First, it is possible for students to be a new graduate and not know how to code. MIT, for example, doesn't teach software engineering, bur rather computer science. When I was there, the only languages taught in CS where Scheme and Clu. There was one required software engineering lab for CS majors, although through my double major I was able to get out of it. If the student spends summers not programming (e.g. family business, volunteer work) and has a thesis not requiring programming, it is possible to graduate without really knowing how to code. In my case, the "how to program 1-2-3" really came from my high school days, although the CS program gave me the right theoretical underpinnings by which to make me a good one.

Many schools in the last 10 years have created software engineering programs, which are basically high end vocational schools. Top schools usually have faculty who resisted such change keeping it more CS focused. In the short term (1-3 years), those students come out of the gate with fewer practical skills; in the long term, they know the fundamentals and can learn faster and apply solutions to a wider range of problems. I think these schools are making the right call for themselves.

As for the regrets about the path not taken, as you note, it's a losing game. My suggestion is to focus on the life you are leading--we all have regrets, they can either hold you back, or inspire you to be better. If however you do occasionally look over to that parallel path, be sure to note the guy who took another 3-5 years to realize what you did, and will never catch up to you. :-)

--Mark
Frank Silbermann
Ranch Hand

Joined: Jun 06, 2002
Posts: 1387
Peter Hsu wrote:
Mark Spritzler wrote:Unfortunately, this is the way the world works. I know with 20 years of experience that someone fresh out of college in only 5 years would reach the rate of pay that I am at now, maybe. But when they have 20 years experience those fresh out of college in only 5 years would reach the same rate of pay that they are at. Just the cycle that it works.

"And so it goes."

Anyway, it always seems to be best when you are just average.

Mark


I am not a bad learner at all. At my age, I should at least be the same kind of spoiled brat you are talking about (5 years experience and reached the same level as you), that is, if I have played my cards right...

I am like a kid who has been left back a few grades and then finally toughen up and start studying. Sure, I am acing my courses now and I am even previewing materials at the level I should have been and maybe even slightly higher, but I know I have to sit and wait for so long to "graduate" and finally do the things I want. However, I know by then, some of those who hasn't been left back would have moved on to another level.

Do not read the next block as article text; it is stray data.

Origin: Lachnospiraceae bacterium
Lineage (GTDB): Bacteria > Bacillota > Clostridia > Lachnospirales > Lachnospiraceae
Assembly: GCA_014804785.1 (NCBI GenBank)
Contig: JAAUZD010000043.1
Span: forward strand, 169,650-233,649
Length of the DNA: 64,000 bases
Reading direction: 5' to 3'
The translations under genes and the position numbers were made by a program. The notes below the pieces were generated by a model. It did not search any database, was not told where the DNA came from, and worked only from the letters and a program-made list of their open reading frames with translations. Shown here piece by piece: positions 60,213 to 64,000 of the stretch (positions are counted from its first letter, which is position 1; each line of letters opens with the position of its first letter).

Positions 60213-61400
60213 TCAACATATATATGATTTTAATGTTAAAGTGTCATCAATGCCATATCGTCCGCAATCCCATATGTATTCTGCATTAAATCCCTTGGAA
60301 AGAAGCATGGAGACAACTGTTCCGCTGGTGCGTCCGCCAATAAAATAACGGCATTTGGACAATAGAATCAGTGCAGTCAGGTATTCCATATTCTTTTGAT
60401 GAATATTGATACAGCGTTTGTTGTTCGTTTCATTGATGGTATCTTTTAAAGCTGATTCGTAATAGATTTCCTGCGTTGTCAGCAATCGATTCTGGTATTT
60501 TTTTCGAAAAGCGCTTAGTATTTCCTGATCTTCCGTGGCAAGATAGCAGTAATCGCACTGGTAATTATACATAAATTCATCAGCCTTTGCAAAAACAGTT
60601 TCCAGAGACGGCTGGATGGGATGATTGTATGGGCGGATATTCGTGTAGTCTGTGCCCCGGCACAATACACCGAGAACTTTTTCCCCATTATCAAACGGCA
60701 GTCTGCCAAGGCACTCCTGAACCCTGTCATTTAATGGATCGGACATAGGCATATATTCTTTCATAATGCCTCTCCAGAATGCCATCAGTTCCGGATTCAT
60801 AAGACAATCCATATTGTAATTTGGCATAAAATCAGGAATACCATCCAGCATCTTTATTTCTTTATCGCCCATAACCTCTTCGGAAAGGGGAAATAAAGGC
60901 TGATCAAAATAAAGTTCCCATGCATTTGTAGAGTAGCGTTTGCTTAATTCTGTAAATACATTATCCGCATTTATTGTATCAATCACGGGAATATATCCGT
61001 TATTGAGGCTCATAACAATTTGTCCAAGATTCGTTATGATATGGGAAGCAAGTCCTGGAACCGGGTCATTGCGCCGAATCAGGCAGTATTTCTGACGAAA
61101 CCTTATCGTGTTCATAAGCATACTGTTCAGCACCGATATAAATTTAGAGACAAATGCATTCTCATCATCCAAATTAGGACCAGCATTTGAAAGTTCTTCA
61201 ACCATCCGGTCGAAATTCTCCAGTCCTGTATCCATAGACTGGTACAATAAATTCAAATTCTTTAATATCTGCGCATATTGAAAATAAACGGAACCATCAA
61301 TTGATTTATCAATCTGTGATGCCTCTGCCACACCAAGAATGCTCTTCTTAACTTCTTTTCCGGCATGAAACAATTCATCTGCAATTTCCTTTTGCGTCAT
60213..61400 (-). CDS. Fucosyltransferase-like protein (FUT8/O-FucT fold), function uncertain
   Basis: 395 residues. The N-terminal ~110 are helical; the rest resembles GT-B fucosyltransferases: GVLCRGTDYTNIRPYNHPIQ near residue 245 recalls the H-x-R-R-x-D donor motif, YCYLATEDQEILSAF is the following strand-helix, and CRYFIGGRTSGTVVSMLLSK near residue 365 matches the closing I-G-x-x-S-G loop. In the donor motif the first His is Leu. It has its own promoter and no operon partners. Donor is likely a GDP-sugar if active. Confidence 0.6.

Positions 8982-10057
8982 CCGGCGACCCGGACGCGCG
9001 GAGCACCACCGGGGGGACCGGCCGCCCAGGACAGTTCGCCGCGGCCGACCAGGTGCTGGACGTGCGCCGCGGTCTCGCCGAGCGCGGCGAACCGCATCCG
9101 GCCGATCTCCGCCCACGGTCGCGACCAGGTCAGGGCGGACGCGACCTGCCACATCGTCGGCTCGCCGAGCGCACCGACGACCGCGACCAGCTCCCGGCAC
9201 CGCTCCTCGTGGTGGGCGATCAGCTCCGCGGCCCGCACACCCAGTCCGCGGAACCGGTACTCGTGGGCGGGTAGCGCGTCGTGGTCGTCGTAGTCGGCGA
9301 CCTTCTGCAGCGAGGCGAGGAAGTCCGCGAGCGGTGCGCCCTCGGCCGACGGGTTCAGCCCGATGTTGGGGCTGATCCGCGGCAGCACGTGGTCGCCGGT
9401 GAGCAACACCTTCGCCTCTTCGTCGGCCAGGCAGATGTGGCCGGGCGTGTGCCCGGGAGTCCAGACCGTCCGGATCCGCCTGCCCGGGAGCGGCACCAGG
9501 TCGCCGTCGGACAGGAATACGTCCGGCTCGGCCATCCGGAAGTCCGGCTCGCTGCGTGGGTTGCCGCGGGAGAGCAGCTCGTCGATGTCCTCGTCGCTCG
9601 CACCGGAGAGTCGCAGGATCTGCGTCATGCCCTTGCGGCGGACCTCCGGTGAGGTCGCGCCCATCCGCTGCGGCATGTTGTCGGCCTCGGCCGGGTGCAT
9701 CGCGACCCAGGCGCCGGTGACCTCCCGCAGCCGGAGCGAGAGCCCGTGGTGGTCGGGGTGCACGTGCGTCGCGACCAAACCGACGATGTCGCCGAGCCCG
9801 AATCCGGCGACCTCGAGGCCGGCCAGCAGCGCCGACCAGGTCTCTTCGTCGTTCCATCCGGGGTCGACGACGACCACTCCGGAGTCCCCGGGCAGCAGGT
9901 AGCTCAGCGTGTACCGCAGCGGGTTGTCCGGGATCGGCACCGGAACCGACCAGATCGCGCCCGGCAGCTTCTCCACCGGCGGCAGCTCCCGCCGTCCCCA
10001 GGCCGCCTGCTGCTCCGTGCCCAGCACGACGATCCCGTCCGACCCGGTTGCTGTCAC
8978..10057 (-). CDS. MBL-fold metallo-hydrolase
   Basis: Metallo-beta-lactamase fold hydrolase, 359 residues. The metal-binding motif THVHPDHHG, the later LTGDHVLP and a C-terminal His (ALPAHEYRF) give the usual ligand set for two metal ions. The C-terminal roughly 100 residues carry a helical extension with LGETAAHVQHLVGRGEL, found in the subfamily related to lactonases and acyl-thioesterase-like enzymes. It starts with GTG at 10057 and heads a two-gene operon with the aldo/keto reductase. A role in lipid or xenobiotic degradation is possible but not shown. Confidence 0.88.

To put it another way. I am chasing the mental image of another version of me. The version who hasn't waste any time and lived up to his own potential. I just realized that no longer how hard I run, he would just run further away. This made it impossible for me to feel pleasure when my ability is proven. As my confident level move one step forward, the mental image would move at least two steps forward because I feel this just shows "he" could have done so much more.
You are assuming that everyone keeps learning their whole life long at a fast pace. That is not true. Most people learn enough to do their job and then they stagnate. And for those who keep learning, a great deal of that is simply replacing knowledge of obsolete APIs with knowledge of new APIs. If you continue to learn at a fast pace, you will _eventually_ pass most of the people who had a head start on you. And even among life-long learners, eventually those few wasted years become merely a small fraction of the total, and your ultimate level will be limited not by your years of study but rather by your intelligence (e.g. speed of learning new things) and energy.
Marcel Wentink
Ranch Hand

Joined: Sep 19, 2008
Posts: 157
I have wasted a lot of time in my life. I am in my late 20s.


Ah come on! If you're that young that's not even possible! And sheer up Peter, it's just work. If your C.V. is the problem, smug it up legally a bit. Like in my first job, twenty years ago or so, I did C, C++ and Clipper. Which I happily wrote in my C.V. Nevertheless it was more like 10% C, 5% C++, and 85% Clipper. The recruiter did not ask the ratio's, so I did not lie and I got the programming C++ full time job. And a huge salary increase a year after because they liked my work so much!

 
I agree. Here's the link: http://aspose.com/file-tools
 
subject: RANTS